Emotional Freedom combines neuroscience, psychology, and spirituality to present a new approach for freeing yourself from negative emotions. This book offers you a path to greater health, intimacy, and compassion.”
Dean Ornish, M.D., author of The Spectrum

“A heartfelt, accessible guide to the graceland of peace and calm–regardless of our parents, our past, or our present. It’s loaded with nuggets of practical and profound healing wisdom.”
Christiane Northrup, M.D., author of Women’s Bodies, Women’s Wisdom


5 Simple Steps to Emotional Healing


Stress, anxiety, panic attacks, fears and phobias, Post Traumatic Stress Disorder, sexual abuse, depression symptoms, compulsive spending, compulsive overeating, bulimia, relationship issues, negative beliefs, low self-esteem, grief, and test anxiety are all issues which can cause severe emotional pain! Additionally, these problems can likely result from past emotional hurt.

According to Gloria Arenson, psychological counseling is like detective work. She tries to help her clients find out as much as they can about what makes them to so that they can help themselves get to the heart of their problems. Emotional healing is the critical step that is needed to move people from emotional hurt to emotional health.

She used Energy Psychology techniques so that her clients can achieve an understanding that most of their bad habits, harmful behaviors and negative beliefs which might have been created as imperfect solutions to threatening situations that might have happened a long time ago.

As a result the clients’ problems are positively transformed and their behaviors change for the better!

After counseling thousands of people for over 25 years Arenson has learned that everything people do makes sense in the context of their lives. No one else in the world has the same fingerprints as yours. No one else has had your identical life either.  And as a result your problem might need a specific solution that fits only you.

To achieve this, Arenson teaches clients a specific type of Energy Psychology that is specifically tailored to help clients with their specific steps to emotional healing!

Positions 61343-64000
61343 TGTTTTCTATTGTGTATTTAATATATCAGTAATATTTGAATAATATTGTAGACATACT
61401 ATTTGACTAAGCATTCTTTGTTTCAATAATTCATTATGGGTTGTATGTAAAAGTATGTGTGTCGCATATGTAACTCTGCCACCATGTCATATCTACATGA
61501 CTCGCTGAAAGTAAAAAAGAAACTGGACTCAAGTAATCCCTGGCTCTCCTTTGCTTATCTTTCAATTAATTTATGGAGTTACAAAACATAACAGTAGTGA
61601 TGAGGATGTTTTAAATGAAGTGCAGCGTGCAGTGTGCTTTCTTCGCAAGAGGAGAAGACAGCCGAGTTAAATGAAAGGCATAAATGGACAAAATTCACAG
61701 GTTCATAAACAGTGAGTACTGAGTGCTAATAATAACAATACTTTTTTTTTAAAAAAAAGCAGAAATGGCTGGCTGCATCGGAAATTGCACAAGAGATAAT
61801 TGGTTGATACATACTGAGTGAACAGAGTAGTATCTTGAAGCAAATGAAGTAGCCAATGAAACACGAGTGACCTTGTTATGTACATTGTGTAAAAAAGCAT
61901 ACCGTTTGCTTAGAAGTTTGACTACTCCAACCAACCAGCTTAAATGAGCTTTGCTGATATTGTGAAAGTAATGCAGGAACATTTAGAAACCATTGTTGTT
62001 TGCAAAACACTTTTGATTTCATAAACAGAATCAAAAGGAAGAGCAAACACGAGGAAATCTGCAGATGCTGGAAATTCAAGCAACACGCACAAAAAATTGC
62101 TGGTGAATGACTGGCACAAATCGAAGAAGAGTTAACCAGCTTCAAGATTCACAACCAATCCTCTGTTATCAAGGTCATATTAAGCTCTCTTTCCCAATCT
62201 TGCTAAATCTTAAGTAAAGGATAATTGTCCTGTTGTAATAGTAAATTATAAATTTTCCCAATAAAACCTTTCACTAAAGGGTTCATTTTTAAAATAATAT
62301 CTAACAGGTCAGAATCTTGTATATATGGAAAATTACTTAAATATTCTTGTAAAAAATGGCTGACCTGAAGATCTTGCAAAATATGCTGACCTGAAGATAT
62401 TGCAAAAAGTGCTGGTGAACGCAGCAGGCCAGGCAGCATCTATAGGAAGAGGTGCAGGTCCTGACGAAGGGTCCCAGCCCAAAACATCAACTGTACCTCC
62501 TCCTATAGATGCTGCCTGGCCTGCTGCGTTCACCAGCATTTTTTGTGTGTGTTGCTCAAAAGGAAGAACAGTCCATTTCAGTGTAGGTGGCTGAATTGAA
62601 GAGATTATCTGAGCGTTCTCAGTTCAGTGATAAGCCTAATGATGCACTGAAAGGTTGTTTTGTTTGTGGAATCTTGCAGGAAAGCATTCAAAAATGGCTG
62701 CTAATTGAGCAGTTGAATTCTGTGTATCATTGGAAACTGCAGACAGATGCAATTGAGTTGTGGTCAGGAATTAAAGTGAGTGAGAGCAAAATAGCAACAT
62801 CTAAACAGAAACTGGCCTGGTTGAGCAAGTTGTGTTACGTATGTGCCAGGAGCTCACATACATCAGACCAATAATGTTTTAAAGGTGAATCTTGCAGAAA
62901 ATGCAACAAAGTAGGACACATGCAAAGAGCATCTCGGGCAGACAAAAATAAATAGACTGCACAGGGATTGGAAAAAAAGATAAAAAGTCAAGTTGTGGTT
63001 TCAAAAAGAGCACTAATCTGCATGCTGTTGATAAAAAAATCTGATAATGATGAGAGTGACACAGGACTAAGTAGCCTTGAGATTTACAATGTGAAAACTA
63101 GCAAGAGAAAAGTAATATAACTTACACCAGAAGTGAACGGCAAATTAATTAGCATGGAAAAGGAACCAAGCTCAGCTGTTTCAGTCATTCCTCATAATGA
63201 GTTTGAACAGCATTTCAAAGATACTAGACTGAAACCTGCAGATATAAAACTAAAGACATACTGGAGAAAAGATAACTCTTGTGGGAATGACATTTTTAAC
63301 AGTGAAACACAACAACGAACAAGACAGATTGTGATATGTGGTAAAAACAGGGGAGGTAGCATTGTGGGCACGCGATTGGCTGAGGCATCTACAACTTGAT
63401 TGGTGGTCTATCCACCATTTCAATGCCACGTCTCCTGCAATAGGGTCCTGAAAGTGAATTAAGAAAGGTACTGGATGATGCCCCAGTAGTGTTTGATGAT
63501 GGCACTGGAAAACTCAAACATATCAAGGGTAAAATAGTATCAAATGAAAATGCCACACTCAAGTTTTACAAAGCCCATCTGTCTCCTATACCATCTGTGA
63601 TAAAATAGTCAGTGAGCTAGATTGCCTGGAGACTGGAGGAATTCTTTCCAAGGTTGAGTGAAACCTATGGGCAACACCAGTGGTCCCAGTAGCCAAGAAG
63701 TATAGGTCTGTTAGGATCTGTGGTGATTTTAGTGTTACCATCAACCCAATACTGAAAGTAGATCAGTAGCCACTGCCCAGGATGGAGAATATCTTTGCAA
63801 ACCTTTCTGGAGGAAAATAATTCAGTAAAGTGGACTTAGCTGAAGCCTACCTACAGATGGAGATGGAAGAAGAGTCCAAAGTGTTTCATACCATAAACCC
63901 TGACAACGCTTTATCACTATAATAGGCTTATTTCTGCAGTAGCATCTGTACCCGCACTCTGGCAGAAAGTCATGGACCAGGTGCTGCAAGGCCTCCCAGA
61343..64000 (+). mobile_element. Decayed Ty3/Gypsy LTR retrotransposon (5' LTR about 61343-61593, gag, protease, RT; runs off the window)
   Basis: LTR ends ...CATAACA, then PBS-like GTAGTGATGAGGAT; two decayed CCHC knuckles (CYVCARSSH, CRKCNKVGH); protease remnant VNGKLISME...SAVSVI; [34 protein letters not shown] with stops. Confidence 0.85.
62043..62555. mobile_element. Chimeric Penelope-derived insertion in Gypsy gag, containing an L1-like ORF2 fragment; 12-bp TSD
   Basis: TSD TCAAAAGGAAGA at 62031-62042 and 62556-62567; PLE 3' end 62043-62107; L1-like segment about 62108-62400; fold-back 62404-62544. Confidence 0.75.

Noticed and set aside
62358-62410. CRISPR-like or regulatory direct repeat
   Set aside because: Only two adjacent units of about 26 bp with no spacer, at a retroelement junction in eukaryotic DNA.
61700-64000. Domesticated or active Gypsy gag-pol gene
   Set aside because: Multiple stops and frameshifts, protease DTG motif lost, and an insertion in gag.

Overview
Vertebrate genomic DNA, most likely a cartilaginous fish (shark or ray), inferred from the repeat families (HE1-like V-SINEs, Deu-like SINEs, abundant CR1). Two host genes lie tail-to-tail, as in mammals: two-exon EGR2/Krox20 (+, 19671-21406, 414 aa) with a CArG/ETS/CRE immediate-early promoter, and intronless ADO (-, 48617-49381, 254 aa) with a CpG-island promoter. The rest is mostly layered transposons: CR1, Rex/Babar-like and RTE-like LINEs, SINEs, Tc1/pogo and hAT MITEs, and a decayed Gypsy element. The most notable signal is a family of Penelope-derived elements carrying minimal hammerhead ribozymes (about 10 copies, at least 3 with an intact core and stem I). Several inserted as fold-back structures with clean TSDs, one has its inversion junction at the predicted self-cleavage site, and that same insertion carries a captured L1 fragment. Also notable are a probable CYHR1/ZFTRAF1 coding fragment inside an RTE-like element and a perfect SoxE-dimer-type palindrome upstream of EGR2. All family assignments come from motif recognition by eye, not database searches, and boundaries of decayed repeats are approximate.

Arenson indicates that many of the people who come to her who have had years of talk (counseling) therapy and are still suffering emotionally. She contends that talk therapies often take a very long time to be effective and, even then, may not eliminate the person’s emotional hurt. She claims that therapy only goes as far as people can remember, while Energy Psychology methods can go the level beyond awareness to provide emotional healing for past hurts. She advises that Energy Psychology techniques are generally gentle and work rapidly and permanently without causing more pain and anguish.

Arenson wants to teach people who are hurting emotionally and who suffer from deep emotional pain how to use her specific type of Energy Psychology to help themselves and to provide emotional healing.  She wants to assist clients  in resolving their problems as quickly as possible.

Arenson has written a book where she teaches readers a variety of Energy Psychology methods that will help to eliminate or transform the fears, anxiety, traumas, compulsive behaviors, and the negative thinking that may be holding readers back from moving forward. Such personal interventions may help to create a happy and healthy life.

Need help in to heal your hurt or help with emotional pain, then examine Arenson’s book: Five Simple Steps To Emotional Healing Here!

According to Arenson, it is the
“The last book you will ever need!”